(e) Appellant contends that the State, during its closing argument, presented the jury with erroneous legal standards concerning implied malice and that, because trial counsel failed to object, the jury was allowed to find Appellant guilty of malice murder based on a diminished level of intent. However, the record reflects that trial counsel did, in fact, object to the State's argument; as a consequence, the jury was informed that any instruction on the relevant law would come from the trial court and that closing arguments were merely an opportunity for the attorneys to argue how, in their opinion, the law should be applied to the facts. Following closing argument, the trial court adequately and properly instructed the jury on malice, both express and implied, as well as the State's burden of proof. “[Q]ualified jurors under oath are presumed to follow the instructions of the trial court, Holmes v. State, 273 Ga. 644 (5) (c), 543 S.E.2d 688 (2001), and [Appellant] has not shown that the jurors were so confused or misled by the State's argument that they ignored the trial court's proper instructions setting forth the law.” Allen v. State, 277 Ga. 502, 503, 591 S.E.2d 784 (2004). Accordingly, Appellant has demonstrated neither deficient performance nor prejudice, and he is not entitled to relief on this claim.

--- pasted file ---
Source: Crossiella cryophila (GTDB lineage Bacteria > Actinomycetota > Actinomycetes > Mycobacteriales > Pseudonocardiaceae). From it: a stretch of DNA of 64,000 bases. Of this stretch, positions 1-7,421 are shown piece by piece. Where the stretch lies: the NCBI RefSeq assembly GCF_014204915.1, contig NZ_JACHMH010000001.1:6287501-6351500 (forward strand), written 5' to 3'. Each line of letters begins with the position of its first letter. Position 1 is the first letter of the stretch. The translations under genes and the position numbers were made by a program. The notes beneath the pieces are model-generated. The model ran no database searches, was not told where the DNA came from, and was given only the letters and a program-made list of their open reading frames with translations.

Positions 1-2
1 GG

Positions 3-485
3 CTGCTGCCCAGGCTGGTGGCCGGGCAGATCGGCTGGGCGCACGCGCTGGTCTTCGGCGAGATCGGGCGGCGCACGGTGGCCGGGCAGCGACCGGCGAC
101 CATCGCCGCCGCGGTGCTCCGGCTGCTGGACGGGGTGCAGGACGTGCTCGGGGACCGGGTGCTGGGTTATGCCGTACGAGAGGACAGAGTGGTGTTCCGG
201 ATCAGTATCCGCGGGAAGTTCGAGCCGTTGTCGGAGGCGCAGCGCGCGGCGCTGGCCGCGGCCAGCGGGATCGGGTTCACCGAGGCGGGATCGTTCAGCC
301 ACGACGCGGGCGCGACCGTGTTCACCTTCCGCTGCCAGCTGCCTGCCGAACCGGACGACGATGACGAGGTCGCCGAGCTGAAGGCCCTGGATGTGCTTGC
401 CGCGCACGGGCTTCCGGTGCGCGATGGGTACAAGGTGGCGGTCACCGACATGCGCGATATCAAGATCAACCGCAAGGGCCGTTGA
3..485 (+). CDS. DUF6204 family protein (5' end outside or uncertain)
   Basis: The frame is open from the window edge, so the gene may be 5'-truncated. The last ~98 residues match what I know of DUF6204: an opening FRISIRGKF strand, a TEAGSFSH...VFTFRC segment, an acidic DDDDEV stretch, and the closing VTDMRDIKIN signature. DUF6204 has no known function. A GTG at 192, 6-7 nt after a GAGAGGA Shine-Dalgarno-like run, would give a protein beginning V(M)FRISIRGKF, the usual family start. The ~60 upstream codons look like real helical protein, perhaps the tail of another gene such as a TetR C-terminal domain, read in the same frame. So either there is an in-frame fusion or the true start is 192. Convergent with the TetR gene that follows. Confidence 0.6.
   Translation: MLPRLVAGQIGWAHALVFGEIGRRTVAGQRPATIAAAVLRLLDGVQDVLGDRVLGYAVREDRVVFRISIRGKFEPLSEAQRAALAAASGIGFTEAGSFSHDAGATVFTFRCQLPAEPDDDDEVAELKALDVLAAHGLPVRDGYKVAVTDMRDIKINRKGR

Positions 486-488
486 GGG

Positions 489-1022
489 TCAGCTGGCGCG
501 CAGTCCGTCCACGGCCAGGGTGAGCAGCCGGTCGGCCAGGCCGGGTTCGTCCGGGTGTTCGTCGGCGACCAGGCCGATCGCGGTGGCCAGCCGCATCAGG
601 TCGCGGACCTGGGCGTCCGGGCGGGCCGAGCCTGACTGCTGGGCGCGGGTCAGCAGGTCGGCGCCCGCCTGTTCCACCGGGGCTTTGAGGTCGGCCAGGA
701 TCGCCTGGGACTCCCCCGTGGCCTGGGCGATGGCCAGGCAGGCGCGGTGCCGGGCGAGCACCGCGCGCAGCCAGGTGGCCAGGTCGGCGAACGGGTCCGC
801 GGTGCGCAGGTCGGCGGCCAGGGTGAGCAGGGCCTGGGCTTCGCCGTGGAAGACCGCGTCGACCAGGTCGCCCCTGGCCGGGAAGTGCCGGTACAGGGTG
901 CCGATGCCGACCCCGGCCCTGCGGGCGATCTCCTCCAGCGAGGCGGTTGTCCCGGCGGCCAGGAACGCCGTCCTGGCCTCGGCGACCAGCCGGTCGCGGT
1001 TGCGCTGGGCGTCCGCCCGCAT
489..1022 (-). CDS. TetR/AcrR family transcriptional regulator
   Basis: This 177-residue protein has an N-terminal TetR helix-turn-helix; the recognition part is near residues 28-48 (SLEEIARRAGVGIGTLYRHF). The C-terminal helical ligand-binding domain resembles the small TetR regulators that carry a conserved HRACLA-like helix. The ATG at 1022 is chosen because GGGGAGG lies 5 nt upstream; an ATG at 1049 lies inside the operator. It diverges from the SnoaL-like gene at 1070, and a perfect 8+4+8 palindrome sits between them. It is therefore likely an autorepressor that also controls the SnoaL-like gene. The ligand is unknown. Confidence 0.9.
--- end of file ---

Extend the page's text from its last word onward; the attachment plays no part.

(f) Appellant next asserts that trial counsel rendered constitutionally ineffective assistance by failing to move for a directed verdict as to count one, malice murder. However, this enumeration of error fails to include either citation to authority or meaningful legal argument; as such, this enumeration of error is deemed abandoned under Supreme Court Rule 22. See Moss, supra. Even so, this claim is meritless; because “the evidence was sufficient to sustain [Appellant's] conviction for malice murder, any motion for directed verdict would have failed, and trial counsel's failure to make such a motion thus did not constitute deficient performance.” Jessie v. State, 294 Ga. 375, 378, 754 S.E.2d 46 (2014).